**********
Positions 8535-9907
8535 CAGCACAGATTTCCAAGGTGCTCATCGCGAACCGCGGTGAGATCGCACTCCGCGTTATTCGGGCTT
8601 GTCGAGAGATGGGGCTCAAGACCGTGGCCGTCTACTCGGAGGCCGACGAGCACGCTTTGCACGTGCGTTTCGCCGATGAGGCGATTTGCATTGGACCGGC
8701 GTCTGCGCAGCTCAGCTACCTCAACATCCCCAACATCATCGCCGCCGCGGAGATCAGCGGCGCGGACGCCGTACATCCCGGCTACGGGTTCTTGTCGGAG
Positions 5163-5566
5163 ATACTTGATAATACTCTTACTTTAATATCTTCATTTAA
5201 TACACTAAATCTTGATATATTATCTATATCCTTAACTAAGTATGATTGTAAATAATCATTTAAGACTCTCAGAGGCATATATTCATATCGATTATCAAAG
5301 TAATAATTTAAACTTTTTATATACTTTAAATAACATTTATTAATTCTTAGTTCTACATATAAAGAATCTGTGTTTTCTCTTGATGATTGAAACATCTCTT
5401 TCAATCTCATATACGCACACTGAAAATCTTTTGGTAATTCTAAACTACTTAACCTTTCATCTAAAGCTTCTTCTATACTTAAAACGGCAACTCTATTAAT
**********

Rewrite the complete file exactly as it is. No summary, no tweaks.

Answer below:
Positions 8535-9907
8535 CAGCACAGATTTCCAAGGTGCTCATCGCGAACCGCGGTGAGATCGCACTCCGCGTTATTCGGGCTT
8601 GTCGAGAGATGGGGCTCAAGACCGTGGCCGTCTACTCGGAGGCCGACGAGCACGCTTTGCACGTGCGTTTCGCCGATGAGGCGATTTGCATTGGACCGGC
8701 GTCTGCGCAGCTCAGCTACCTCAACATCCCCAACATCATCGCCGCCGCGGAGATCAGCGGCGCGGACGCCGTACATCCCGGCTACGGGTTCTTGTCGGAG
Positions 5163-5566
5163 ATACTTGATAATACTCTTACTTTAATATCTTCATTTAA
5201 TACACTAAATCTTGATATATTATCTATATCCTTAACTAAGTATGATTGTAAATAATCATTTAAGACTCTCAGAGGCATATATTCATATCGATTATCAAAG
5301 TAATAATTTAAACTTTTTATATACTTTAAATAACATTTATTAATTCTTAGTTCTACATATAAAGAATCTGTGTTTTCTCTTGATGATTGAAACATCTCTT
5401 TCAATCTCATATACGCACACTGAAAATCTTTTGGTAATTCTAAACTACTTAACCTTTCATCTAAAGCTTCTTCTATACTTAAAACGGCAACTCTATTAAT